Prime Minister Benjamin Netanyahu and Russian President Vladimir Putin reaffirmed their commitment to continue developing ties between Russia and Israel on the occasion of the 25th anniversary of the restoration of diplomatic relations between the two countries, and amid a surge in Russian military forces in neighboring Syria in recent weeks.
In a phone call Friday, the Kremlin Press Service said the leaders “exchanged congratulations on the occasion of the 25th anniversary [on October 18] of the restoration of diplomatic relations between Russia and Israel and expressed commitment to further development of the multifaceted bilateral cooperation.”
The press service also said Putin “warmly congratulated” Netanyahu on his 67th birthday on Friday.
This was the sixth phone call between the two leaders this year amid Russia’s deepened involvement in the Syrian civil war on behalf of embattled Syrian President Bashar Assad.
Netanyahu and Putin also met twice this year, including in June when the Israeli PM made a high profile visit to Russia to discuss regional threats and mutual interests with the Russian leader. In their meetings, the two reviewed the ongoing security coordination between the Russian and the Israeli armies, especially their so-called de-conflicting mechanism, set up to assure the Israel Defense Forces does not strike Russian jets operating in Syrian airspace.
Netanyahu previously visited the Russian capital in September 2015 and in April 2016. In addition, the two briefly got together last November on the sidelines of the Paris climate conference.
Last month, Netanyahu defended Israel’s growing ties with Russia while affirming that its number one ally was the United States.
Netanyahu said during a speech at the Hudson Institute on September 22 that outreach between Israel and Russia made sense because of shared concerns about militant Islam, a desire to avoid clashes in Syria, and Russia’s interest in Israeli technology.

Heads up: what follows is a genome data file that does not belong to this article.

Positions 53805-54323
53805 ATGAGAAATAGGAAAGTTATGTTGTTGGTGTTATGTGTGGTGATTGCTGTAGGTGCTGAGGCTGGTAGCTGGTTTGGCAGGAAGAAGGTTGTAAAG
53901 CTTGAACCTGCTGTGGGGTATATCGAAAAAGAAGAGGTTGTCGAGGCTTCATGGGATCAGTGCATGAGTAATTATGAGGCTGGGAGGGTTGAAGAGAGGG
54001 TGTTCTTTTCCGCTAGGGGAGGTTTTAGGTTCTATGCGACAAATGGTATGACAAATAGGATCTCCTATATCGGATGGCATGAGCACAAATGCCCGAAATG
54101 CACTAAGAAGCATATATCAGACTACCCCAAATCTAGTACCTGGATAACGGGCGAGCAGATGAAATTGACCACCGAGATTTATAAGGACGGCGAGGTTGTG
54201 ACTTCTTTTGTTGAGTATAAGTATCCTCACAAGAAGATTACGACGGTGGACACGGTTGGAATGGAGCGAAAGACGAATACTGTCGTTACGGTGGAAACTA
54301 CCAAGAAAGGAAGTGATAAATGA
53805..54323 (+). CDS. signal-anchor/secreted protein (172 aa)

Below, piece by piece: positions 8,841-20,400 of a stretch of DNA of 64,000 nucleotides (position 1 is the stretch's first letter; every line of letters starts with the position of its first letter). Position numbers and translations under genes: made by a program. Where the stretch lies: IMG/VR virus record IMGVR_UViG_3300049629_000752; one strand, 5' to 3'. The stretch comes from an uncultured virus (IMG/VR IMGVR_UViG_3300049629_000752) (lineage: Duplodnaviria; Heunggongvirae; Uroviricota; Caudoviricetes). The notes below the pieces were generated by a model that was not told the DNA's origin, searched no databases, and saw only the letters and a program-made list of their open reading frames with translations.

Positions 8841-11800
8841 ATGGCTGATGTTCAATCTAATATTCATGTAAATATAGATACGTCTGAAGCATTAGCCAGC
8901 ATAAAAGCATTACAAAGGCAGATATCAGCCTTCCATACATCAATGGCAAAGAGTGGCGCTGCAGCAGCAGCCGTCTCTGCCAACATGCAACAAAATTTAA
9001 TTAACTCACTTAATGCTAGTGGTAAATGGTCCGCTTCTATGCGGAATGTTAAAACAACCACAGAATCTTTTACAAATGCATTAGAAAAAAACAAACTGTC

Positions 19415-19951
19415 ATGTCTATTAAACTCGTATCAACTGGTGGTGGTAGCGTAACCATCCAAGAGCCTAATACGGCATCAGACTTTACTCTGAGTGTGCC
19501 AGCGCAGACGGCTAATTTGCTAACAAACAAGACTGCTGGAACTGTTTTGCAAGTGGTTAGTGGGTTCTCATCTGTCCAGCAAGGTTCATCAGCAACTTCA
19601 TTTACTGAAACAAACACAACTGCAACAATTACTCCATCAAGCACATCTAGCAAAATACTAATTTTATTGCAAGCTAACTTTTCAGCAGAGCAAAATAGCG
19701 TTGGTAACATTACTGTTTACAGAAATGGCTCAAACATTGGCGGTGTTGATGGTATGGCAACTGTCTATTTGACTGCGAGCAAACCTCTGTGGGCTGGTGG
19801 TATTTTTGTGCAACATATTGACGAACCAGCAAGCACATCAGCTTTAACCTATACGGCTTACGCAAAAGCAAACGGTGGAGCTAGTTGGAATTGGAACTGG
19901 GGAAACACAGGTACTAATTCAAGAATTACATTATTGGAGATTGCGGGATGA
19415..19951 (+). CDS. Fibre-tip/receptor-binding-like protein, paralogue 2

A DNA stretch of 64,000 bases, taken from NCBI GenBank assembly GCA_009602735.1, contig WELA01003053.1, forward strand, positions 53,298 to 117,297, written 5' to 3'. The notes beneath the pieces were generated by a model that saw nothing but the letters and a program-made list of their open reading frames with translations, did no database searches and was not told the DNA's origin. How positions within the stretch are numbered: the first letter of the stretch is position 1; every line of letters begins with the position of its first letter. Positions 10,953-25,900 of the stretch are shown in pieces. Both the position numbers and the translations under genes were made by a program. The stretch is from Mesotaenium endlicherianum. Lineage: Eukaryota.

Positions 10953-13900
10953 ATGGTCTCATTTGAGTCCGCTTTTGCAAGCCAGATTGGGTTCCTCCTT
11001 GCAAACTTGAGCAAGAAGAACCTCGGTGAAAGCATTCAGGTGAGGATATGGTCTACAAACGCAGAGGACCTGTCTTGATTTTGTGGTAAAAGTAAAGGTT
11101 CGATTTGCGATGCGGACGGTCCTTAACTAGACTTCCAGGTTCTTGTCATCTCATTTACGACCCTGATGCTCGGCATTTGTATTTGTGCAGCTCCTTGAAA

He was pressed by his interviewer, Roger Hertog, a philanthropist who is one of Hudson’s benefactors, to explain why Putin has been seeking closer relations with Israel, given Russia’s military backing for the Assad regime in Syria and its sale of an anti-missile system to Iran.
The “first interest is to make sure that militant Islam doesn’t penetrate and destabilize Russia,” Netanyahu replied. “There are many, many millions of Muslims in Russia, including in greater Moscow, I think it’s up to two million. And the concern that Russia has, which many other countries have, is that these populations would be radicalized.”
Another reason is to avoid a confrontations in airspace. “We can coordinate in order not to crash and clash with each other,” Netanyahu said.
Given Russia’s influence in Syria, Netanyahu said, Russia was also a useful conduit to keep Israel’s enemies from being empowered. Notably, another Assad ally is Hezbollah, the Iran-allied Shi’ite Lebanese militia that has warred frequently with Israel.
“We don’t want to see in the aftermath in Syria, whether with an agreement or without an agreement, we don’t want to see an Iranian military presence, we don’t want to see Shi’ite militias which Iran is organizing from Afghanistan, from Pakistan, and we certainly don’t want to see Iranian game-changing weapons being transferred through Syrian territory to Hezbollah in Lebanon,” the Israeli prime minister said.
Another factor was Russian interest in Israeli technology. Putin is “interested in technology and Israel is a global source of technology in many areas that are of interest to Russia — agriculture, dairy production, you name it, the standard fare.”
Finally, Netanyahu said, Israel has a substantial Russian-speaking minority.
“There’s a cultural, a human bridge,” he said. “We have a million Russian speakers in Israel. These and other reasons, I think, inform Russia’s policies. And I think it’s very important that we have this relationship.”
To applause, Netanyahu reasserted that Israel’s premiere alliance is with the United States.
“With the United States, we certainly have shared interests, but it’s the one alliance we have, and there may be one or two others, but nothing like this, that is based on shared values,” he said.